The saga of the Mountain Man, Jeremiah Warner, continues in this eighth volume of the series called the Mountain Man series. It is 1836 and the Rocky Mountain wilderness has taken on a new danger for Jeremiah Warner. His life as a free trapper already presented many obstacles from weather and wild animals. But w a new threat has emerged: the Bear Clan of the Crow Indian Nation. His allegiance by marriage to the Blackfeet has made him an enemy of the Crow. And in this eighth volume, The Warlock's Fire Talk Jeremiah Warner once again shows why he is the ultimate survivalist. His Crow adversaries have already decided that his medicine is great, that he is t just a Warrior, but a Warlock, someone of superior fighting skills. His usually solitary life in the mountains is briefly interrupted by the companionship of two men: John Charles Fremont a young explorer, and later by the legendary Mountain Man, Hatchet Jack. In this volume the reader gets to kw the legendary Mountain Man, Hatchet Jack, whose companionship provides Jeremiah with understanding and begrudging support. The previous volume, Wolf Man Warlock, introduced the feud between the Mountain Man and the Crow nation. It was the beginning of many such skirmishes that would eventually turn into full-scale warfare between numerous tribes and the white intruders. The high mountain adventures continue unabated in this eighth volume of the Mountain Man Series.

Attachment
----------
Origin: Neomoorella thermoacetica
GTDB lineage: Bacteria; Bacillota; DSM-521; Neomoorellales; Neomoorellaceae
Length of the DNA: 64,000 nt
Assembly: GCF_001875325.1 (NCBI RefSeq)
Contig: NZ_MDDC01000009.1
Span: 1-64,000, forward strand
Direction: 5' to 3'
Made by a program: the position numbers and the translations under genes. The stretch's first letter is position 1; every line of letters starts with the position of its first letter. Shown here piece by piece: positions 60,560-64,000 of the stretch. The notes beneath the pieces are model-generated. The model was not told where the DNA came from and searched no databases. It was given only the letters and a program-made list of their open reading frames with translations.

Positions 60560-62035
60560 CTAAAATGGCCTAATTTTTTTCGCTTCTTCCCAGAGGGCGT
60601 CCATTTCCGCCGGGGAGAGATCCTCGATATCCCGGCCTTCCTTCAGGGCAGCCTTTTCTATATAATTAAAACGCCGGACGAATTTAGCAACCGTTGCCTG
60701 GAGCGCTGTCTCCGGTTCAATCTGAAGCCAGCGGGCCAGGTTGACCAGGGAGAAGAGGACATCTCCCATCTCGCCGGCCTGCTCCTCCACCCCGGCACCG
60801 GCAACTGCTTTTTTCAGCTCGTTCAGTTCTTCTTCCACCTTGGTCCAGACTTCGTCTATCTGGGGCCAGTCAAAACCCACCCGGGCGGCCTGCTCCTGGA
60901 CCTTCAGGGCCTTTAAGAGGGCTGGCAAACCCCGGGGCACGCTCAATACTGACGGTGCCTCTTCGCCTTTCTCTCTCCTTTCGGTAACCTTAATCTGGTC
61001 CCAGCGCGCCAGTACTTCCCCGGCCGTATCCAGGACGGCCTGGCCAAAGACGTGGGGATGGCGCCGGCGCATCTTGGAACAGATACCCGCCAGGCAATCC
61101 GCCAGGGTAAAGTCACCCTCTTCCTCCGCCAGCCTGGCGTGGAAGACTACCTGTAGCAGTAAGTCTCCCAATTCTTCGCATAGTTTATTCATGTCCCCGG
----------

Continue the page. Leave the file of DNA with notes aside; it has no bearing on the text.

Robert M Johnson Chronicles the process by which the vast territories of the Louisiana Purchase were gradually assimilated into the fledgling American Nation, the Colonies. He makes the history of the Mountain Man come alive and though this period was brief, relative to the future of Manifest Destiny in the American West, it was an important stage that might easily have become a much more positive assimilation of the white culture with that of the Native American. Unfortunately history proved that not to be possible and conflict continued to arise as is described in these pages. The character of Jeremiah Warner embodies the hope and the drive that made American Manifest Destiny what it was to become. It continues to be the mythological equivalent of hero worship for generations to come, the driven, solitary, self-sufficient Mountain Man going up against the most intense threats to his life and his well-being. The wilderness offers many examples of this stark conflict: kill or be killed.